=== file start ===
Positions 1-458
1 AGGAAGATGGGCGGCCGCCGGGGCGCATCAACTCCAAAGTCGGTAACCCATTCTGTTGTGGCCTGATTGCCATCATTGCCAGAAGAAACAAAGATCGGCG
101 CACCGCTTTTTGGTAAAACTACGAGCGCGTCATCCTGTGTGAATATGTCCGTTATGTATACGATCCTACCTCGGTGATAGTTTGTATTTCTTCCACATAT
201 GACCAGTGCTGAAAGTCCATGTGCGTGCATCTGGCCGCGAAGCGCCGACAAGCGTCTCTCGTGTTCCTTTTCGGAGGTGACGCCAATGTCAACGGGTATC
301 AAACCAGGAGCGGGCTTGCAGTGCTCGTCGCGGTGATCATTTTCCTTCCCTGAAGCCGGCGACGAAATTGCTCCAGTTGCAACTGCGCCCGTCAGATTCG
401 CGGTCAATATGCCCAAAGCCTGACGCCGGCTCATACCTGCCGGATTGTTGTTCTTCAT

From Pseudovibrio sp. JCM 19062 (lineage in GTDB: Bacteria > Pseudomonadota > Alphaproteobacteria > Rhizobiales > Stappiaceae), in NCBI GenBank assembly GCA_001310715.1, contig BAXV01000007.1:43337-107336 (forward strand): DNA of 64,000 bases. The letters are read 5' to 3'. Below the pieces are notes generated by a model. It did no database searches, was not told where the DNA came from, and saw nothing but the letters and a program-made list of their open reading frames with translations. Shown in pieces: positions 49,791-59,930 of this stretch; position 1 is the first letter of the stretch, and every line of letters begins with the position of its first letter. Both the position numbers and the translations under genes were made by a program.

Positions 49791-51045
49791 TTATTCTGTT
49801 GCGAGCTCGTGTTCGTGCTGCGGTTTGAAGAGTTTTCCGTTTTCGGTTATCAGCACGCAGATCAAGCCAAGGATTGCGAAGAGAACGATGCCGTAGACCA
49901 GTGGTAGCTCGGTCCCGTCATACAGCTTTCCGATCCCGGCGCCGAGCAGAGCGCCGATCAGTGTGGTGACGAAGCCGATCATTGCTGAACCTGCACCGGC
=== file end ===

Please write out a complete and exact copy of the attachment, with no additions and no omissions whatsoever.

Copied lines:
Positions 1-458
1 AGGAAGATGGGCGGCCGCCGGGGCGCATCAACTCCAAAGTCGGTAACCCATTCTGTTGTGGCCTGATTGCCATCATTGCCAGAAGAAACAAAGATCGGCG
101 CACCGCTTTTTGGTAAAACTACGAGCGCGTCATCCTGTGTGAATATGTCCGTTATGTATACGATCCTACCTCGGTGATAGTTTGTATTTCTTCCACATAT
201 GACCAGTGCTGAAAGTCCATGTGCGTGCATCTGGCCGCGAAGCGCCGACAAGCGTCTCTCGTGTTCCTTTTCGGAGGTGACGCCAATGTCAACGGGTATC
301 AAACCAGGAGCGGGCTTGCAGTGCTCGTCGCGGTGATCATTTTCCTTCCCTGAAGCCGGCGACGAAATTGCTCCAGTTGCAACTGCGCCCGTCAGATTCG
401 CGGTCAATATGCCCAAAGCCTGACGCCGGCTCATACCTGCCGGATTGTTGTTCTTCAT

From Pseudovibrio sp. JCM 19062 (lineage in GTDB: Bacteria > Pseudomonadota > Alphaproteobacteria > Rhizobiales > Stappiaceae), in NCBI GenBank assembly GCA_001310715.1, contig BAXV01000007.1:43337-107336 (forward strand): DNA of 64,000 bases. The letters are read 5' to 3'. Below the pieces are notes generated by a model. It did no database searches, was not told where the DNA came from, and saw nothing but the letters and a program-made list of their open reading frames with translations. Shown in pieces: positions 49,791-59,930 of this stretch; position 1 is the first letter of the stretch, and every line of letters begins with the position of its first letter. Both the position numbers and the translations under genes were made by a program.

Positions 49791-51045
49791 TTATTCTGTT
49801 GCGAGCTCGTGTTCGTGCTGCGGTTTGAAGAGTTTTCCGTTTTCGGTTATCAGCACGCAGATCAAGCCAAGGATTGCGAAGAGAACGATGCCGTAGACCA
49901 GTGGTAGCTCGGTCCCGTCATACAGCTTTCCGATCCCGGCGCCGAGCAGAGCGCCGATCAGTGTGGTGACGAAGCCGATCATTGCTGAACCTGCACCGGC